New Zealand should expunge minor cannabis convictions and create a legal and responsible market for the drug, a new report from The Helen Clark Foundation recommends.
It urges voters should tick "Yes" to cannabis legalisation and regulation in next year's referendum.
Speaking on Newstalk ZB this morning, Clark – a former Prime Minister – said New Zealand needed to "face reality" and properly regulate the cannabis market in New Zealand.
"Get some of the facts out on the table, rather than having myths dominate the debate."
She said up to 80 per cent of Kiwis will use cannabis at some point in their lives.
"They know their hair doesn't go green and their teeth don't fall out – it's significantly less harmful than either tobacco or alcohol."
Since leaving the UN, Clark said she has been very active on the global commission on drug policy.
Although she does not promote the use of cannabis, she said a full-on ban has been ineffective and a regulated market in New Zealand is needed.
But it would need to be a "distinctively Kiwi solution".
"Our solution would be to be much more regulated than places like Colorado because of our experiences with tobacco and alcohol.
"You don't want to create another big tobacco and big alcohol [industry] that's going to promote things that obviously have some potential for harm."
The regulations she proposed include a limit on adverting, age limits and regulating the contents of the cannabis.
Clark told Stuff that Kiwis would continue to use cannabis whatever the law.
"Isn't this a waste of the justice system's time and money? Haven't the police got better things to do? Aren't we better to face the reality that 80 per cent of Kiwis are going to try this at some point in their lives?"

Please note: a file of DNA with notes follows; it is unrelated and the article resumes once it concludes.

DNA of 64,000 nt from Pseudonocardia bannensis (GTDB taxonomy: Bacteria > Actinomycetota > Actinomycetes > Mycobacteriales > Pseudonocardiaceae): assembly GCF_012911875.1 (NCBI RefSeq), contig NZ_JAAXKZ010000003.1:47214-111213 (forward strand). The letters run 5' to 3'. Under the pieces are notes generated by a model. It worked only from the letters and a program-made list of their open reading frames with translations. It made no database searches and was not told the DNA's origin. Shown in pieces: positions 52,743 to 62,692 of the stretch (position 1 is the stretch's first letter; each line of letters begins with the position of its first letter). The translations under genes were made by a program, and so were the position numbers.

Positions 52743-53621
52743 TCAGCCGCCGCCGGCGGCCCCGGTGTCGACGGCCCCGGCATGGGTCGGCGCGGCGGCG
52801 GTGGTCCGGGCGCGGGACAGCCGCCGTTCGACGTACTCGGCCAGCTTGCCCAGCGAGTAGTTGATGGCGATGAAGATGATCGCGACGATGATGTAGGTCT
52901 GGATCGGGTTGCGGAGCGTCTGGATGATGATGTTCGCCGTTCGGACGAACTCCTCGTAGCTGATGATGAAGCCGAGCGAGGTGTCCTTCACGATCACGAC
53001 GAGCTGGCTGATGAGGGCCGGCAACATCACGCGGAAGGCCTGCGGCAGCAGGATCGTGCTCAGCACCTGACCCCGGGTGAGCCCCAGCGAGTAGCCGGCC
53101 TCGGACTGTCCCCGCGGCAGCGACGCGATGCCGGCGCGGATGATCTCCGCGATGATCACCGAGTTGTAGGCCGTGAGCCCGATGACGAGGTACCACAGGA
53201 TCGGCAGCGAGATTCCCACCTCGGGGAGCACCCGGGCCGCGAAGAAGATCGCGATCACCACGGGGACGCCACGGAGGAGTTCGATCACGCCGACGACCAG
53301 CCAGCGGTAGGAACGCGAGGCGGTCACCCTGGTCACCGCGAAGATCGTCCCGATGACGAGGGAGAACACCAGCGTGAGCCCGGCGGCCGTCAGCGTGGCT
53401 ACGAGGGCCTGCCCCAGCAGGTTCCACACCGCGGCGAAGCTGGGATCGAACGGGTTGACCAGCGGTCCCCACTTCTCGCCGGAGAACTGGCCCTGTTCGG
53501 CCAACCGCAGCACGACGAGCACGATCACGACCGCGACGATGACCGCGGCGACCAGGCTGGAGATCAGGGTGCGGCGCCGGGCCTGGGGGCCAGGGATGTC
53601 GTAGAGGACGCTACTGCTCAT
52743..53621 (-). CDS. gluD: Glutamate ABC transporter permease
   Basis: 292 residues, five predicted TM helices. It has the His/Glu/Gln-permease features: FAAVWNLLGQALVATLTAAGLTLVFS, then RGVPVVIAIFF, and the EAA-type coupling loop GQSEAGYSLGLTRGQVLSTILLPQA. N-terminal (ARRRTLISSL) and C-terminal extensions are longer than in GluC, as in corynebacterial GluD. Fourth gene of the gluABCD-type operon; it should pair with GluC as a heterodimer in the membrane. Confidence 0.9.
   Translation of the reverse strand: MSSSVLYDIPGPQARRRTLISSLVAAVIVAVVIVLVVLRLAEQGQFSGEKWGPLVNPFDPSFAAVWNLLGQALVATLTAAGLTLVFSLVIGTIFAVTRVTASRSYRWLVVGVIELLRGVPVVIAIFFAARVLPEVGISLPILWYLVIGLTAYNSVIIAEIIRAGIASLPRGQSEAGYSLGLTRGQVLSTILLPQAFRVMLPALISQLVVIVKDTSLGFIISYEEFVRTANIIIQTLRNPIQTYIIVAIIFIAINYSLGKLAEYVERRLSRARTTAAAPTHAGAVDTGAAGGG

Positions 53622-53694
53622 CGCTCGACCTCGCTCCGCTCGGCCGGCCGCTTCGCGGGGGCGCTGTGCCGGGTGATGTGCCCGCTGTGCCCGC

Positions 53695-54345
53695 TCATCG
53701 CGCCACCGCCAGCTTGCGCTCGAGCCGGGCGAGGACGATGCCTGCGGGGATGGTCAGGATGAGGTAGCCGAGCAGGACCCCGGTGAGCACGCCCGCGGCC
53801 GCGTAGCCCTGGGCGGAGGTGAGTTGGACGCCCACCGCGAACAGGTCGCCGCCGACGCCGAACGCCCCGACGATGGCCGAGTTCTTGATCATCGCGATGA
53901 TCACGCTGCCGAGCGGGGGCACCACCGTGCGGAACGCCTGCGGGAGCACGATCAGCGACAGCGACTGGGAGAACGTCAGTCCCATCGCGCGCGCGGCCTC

She was not a supporter of cannabis but said continued prohibition only added further harm.
Foundation executive director, and report co-author, Kathy Errington said she hoped the report will encourage debate.
"Our analysis argues that the disproportionately adverse effects of current policies justify putting in place legislation and effective regulation.
"Cannabis should be treated as a health and social issue, not a criminal one. The status quo is exacerbating its harm."
Errington said the current prohibition-based policy approaches had not eradicated cannabis consumption and supply.
Criminalisation was an inappropriate use of justice system resources and there was significant evidence that it was profoundly unjust to Māori, she said.
Errington said cannabis use in New Zealand is a reality "and the results of our current policy approach damage our health, worsen social equity and drive crime".
"Our answer is that we should move to a health-based approach with robust regulation, effective public health education and adequate service provision," Errington said.
"The current approach to cannabis inflicts excessive punishment on those who face prosecution who, in turn, are disproportionately Māori. Māori aged 17 to 25 accounts for 37 per cent of all convictions for drug possession.
"The legal prohibition on cannabis also drives people towards more potent and riskier substances," she said.
In addition to encouraging New Zealanders to vote 'Yes' in the 2020 cannabis referendum, the report recommends that the New Zealand Government should:
• Expunge prior minor cannabis offences from the record and remove past convictions for supply where there is no compounding factor associated with the conviction, such as firearm use or violence;
• Legislate for the regulation of, and access to, a legal cannabis market. Models from both Uruguay and North America should be seriously studied;
• Develop a structure for a legal market which prevents and/or discourages the emergence of large, commercial, for-profit cannabis producers and retailers;
• Ensure that the needs of the individuals and communities most affected by the current policy of prohibition on cannabis use are carefully considered when implementing and monitoring the legal market, and that these communities have equitable access to become producers and retailers within the legal market.